I’m sure my fellow teachers know the feeling. You see a book announcement or a cover reveal and you immediately want to plan that title for tomorrow’s read aloud. But you have to wait. And wait. And wait four more days to be exact, because that’s when Abdul’s Story by Jamilah Thompkins-Bigelow and Tiffany Rose is officially out in the world.
Abdul, an observant boy sporting red glasses, blue suspenders, and a flattop haircut, loves to tell stories, especially about the colorful characters in his Philadelphia neighborhood. But when it’s time to write the stories down, trouble ensues. My students can relate. So can I. And probably so can you. For Abdul, the letters end up crooked or backwards and he’s not always sure which ones to use because, “How could Abdul know there was an e if it never made a sound?” Abdul’s paper fills with eraser smudges as he begins to doubt his stories are the kind that are in books anyway. After all, he never sees his life reflected in books.
But one day Mr. Muhammad, a visiting author, begins spending time in Abdul’s class. His frustrations continue to mount, but when Mr. Muhammad reveals his own messy notebook, Abdul sees that being a writer is not about being perfect, it’s about having something to say. Abdul’s Story is an affirming tale that will inspire children to believe, I am a writer.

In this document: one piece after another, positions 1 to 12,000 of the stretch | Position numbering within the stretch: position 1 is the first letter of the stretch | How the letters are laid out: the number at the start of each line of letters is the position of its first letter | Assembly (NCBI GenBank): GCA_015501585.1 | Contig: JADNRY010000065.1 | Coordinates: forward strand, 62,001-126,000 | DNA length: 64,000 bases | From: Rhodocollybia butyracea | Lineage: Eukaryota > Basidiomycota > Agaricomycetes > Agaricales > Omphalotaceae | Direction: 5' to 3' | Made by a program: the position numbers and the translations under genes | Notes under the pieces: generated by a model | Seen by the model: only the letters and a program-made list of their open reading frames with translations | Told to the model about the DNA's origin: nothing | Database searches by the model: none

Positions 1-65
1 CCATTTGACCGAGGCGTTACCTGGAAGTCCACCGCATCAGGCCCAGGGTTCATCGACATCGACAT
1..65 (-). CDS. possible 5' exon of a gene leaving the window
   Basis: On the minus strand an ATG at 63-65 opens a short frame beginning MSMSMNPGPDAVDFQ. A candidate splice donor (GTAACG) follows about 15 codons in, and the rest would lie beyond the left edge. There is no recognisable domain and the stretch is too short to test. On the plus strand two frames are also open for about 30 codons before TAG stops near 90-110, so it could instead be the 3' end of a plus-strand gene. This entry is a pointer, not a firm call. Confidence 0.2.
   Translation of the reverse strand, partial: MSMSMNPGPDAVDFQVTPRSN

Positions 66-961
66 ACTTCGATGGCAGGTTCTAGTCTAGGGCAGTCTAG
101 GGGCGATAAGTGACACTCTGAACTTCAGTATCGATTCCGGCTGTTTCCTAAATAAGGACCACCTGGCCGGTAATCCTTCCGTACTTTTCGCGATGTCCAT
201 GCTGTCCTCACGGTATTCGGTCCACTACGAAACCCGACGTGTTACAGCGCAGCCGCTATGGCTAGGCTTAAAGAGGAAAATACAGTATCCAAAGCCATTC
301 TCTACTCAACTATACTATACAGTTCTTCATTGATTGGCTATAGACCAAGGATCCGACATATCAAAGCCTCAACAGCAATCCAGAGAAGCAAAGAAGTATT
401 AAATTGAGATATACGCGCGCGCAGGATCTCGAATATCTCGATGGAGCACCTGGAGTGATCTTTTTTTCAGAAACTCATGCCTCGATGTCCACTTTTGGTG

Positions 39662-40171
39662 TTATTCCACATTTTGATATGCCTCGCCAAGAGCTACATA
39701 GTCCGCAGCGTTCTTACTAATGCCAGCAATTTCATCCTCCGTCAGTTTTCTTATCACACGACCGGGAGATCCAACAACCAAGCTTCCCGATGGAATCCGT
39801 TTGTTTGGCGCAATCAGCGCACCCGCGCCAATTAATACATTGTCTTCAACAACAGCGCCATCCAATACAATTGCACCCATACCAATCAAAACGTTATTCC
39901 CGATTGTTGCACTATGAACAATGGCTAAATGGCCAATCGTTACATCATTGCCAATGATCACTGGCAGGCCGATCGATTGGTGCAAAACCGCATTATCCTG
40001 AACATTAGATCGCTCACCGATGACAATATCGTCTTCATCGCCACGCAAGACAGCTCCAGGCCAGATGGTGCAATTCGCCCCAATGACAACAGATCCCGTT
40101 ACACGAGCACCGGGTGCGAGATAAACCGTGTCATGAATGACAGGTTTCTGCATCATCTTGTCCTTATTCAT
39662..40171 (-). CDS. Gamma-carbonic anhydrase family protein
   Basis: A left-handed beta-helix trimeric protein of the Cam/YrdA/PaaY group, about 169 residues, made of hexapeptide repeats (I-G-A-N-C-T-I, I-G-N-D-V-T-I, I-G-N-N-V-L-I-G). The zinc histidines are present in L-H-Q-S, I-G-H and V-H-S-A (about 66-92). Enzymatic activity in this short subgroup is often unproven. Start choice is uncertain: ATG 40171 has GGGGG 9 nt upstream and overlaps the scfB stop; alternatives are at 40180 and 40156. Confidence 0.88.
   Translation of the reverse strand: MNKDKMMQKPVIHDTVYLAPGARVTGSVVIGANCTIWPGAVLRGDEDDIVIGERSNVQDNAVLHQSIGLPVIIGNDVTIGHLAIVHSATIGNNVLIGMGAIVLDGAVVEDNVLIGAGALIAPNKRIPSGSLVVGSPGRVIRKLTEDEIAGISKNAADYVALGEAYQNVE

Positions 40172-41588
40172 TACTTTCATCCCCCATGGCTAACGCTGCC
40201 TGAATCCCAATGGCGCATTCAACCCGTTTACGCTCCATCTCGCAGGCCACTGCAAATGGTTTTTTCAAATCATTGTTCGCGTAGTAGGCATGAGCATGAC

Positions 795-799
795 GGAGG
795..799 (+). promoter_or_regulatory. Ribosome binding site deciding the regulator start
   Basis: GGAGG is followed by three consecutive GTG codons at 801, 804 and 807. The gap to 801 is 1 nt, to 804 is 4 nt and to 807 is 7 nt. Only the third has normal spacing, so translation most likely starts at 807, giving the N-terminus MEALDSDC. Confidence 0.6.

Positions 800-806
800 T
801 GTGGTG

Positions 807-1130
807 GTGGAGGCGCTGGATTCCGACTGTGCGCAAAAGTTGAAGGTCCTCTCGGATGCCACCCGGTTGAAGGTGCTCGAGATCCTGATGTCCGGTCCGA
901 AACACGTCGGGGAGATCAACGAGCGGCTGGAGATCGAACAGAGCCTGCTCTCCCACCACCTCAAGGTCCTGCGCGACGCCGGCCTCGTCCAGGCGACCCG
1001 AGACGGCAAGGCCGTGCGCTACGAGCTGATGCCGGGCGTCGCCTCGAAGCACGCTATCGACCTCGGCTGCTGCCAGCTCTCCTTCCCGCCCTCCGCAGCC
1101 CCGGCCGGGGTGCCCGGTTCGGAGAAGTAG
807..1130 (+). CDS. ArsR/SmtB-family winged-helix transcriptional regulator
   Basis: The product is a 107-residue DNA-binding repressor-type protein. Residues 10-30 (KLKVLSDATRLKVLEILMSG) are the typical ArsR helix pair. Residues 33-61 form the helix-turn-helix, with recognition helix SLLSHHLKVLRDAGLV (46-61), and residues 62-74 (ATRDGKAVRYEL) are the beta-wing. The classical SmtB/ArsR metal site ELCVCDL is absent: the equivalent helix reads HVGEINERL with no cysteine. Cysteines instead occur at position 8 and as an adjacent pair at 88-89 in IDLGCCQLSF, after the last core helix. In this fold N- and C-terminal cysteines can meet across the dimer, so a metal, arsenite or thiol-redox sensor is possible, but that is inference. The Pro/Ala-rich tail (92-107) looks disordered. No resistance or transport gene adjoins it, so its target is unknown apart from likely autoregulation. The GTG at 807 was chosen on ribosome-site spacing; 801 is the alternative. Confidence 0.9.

The story of Abdul and Mr. Muhammad is based on the author’s own experiences working with children. Jamilah says, “I was inspired to write this book by a six-year-old child whom I helped to write a story during a writing workshop. He didn’t think he could write a story because of his struggles with handwriting and spelling, and I strived to let him know that his stories had value and were needed in spite of those struggles.” The encouragement Jamilah gave that young child will soon be available to many more in the form of this book.
The relatable text of Abdul’s Story strikes a gentle tone that normalizes mistakes as part of the writing process. The vivid illustrations burst with color and emotion. Nods to Muslim life in Abdul’s community are subtly present, and have the ability to provide reassuring references to children who are familiar, and spark curiosity in children who are not.
If you want this delightful and uplifting book on your shelves as much as I do, please comment below by April 8th for a chance to win Abdul’s Story. For an extra entry, you can share this post on Twitter and tag @jtbigelow and @sara_h_ackerman. U.S. addresses only please. Thank you, Jamilah, for this giveaway!